First up, Michael Sauer, who signed a 2-year, $2.5 million deal to stay with the club. The Rangers are quite high on him, playing in 76 games and picking up 15 points in the process, with a deal that is on the top end of market value, the team has put some extra faith in an up-and-coming defenseman without breaking the bank, another good signing.
Next on the list, Artem Anisimov. Anisimov was doing well to gradually improve every year with the Rangers and possibly could have done quite well under his own personal circumstances, but he towed the company line, taking a shorter 2-year deal, which had a great cap hit of $1.875 million per year. His numbers were bottom end, compared to guys like Blake Wheeler, Sam Gagner or Devin Setoguchi, all in the same age bracket with the same amount of points. A hometown discount perhaps?
Brian Boyle wasn’t too far behind and he too towed the company line or possibly drank the same Kool-Aid that Anisimov had a few days before. Boyle was in line for a reasonable wage increase, scoring 21 goals in 2011, not to mention policing the ice as one of the resident tough guys. Boyle signed a 3-year deal, which would pay him $5.1 million over the duration, which worked out to be a $1.7 million cap hit. Any 26-year old that scored over 20 goals in the 2011 season will have a cap hit of over $3 million per year… except for Boyle.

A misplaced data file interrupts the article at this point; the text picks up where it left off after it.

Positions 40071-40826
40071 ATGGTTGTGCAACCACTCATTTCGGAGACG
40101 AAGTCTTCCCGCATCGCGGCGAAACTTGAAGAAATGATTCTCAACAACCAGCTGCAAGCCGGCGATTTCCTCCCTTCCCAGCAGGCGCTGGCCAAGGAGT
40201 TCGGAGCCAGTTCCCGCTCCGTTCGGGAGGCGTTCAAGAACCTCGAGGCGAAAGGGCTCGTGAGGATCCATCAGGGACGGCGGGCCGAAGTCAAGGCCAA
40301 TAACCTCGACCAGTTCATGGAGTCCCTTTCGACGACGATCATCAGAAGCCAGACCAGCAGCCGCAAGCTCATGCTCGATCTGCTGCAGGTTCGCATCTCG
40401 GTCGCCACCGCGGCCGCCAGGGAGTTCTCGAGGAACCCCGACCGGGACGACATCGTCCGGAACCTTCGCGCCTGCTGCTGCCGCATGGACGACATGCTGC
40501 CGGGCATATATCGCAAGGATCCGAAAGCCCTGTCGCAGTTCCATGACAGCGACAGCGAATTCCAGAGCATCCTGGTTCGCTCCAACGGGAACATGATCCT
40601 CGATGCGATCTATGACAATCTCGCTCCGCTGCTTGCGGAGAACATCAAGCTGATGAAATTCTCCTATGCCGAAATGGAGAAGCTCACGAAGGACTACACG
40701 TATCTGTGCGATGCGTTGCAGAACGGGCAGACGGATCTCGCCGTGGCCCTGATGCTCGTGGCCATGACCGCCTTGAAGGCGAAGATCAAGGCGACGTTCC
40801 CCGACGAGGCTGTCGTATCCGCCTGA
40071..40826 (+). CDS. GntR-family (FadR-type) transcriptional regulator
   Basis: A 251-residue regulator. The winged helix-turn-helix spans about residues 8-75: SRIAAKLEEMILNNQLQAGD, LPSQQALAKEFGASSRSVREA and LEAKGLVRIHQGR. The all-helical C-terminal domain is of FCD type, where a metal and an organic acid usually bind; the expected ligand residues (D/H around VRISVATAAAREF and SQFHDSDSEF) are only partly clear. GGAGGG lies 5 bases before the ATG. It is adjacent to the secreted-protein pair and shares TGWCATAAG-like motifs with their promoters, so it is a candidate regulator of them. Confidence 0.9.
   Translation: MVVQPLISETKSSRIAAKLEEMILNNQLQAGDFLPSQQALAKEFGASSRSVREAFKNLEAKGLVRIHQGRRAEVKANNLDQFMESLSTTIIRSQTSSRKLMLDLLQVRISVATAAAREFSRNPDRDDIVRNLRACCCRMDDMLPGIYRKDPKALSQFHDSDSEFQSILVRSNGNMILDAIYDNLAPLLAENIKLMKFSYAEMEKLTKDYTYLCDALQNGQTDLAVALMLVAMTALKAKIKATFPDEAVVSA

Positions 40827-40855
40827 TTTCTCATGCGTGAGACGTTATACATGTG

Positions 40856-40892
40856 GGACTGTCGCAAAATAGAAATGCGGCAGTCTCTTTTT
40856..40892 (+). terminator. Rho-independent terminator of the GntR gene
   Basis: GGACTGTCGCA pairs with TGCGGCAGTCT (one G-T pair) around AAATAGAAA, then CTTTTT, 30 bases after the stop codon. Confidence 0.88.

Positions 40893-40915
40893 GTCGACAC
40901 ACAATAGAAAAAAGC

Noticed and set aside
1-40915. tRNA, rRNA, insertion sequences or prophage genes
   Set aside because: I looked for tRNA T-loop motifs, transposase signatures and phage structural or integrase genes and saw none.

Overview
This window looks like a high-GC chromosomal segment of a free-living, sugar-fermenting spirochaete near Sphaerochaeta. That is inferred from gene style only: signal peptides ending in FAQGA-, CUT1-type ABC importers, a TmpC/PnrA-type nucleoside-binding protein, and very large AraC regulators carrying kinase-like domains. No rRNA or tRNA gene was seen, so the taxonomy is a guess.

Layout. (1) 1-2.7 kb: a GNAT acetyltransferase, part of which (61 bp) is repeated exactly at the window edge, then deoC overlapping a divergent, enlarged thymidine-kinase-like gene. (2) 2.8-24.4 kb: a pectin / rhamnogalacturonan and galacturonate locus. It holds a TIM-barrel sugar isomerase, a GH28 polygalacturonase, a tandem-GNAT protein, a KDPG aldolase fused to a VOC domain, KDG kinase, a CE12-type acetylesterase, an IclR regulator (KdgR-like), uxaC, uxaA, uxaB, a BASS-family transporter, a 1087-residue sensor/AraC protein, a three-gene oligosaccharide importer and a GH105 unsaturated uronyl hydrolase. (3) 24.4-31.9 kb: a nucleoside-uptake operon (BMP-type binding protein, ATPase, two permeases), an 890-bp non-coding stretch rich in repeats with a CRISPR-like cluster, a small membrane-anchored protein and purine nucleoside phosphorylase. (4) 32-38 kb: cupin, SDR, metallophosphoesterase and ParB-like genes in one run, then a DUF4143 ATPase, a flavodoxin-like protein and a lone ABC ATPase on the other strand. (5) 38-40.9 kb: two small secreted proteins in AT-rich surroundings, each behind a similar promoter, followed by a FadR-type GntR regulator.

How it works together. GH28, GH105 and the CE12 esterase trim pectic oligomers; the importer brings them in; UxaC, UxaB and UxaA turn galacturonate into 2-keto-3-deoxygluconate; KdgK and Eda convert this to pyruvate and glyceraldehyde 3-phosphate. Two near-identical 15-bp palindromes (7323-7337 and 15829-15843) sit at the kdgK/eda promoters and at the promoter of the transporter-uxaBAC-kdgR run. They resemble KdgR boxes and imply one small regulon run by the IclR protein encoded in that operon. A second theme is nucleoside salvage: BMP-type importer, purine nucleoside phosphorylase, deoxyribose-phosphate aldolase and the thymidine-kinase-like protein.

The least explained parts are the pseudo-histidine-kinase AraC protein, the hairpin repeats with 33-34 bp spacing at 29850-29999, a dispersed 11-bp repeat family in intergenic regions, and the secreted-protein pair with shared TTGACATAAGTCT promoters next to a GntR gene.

The biggest target among the four restricted free agents, Brandon Dubinsky, was up next, whether the Rangers wanted to or not. Dubinsky used his rights effectively and filed for arbitration, which would give him a pretty good standard deal, in accordance to market value. Arbitration may have been a pretty good sticking point to the overall scheme of Sather and his plan to bring the Rangers to dominance, as any more money than what he had likely budgeted for could be the tipping point between a very successful Summer and season and an okay Summer with some pieces missing to make the 2012 season great. Fortunately for the club, the deal was done before the two sides met an arbitrator and they came to terms on a 4-year, $16.8 million deal (a $4.2 million cap hit) and all was settled. This deal may have saved the Rangers around $1 million per season, as comparisons to Paul Stastny and his $6.6 million cap hit could have been involved.
Sauer, Anisimov, Boyle and Dubinsky down, Callahan and a defenseman to go… approximately $6.6 million left to spend. This was going swimmingly.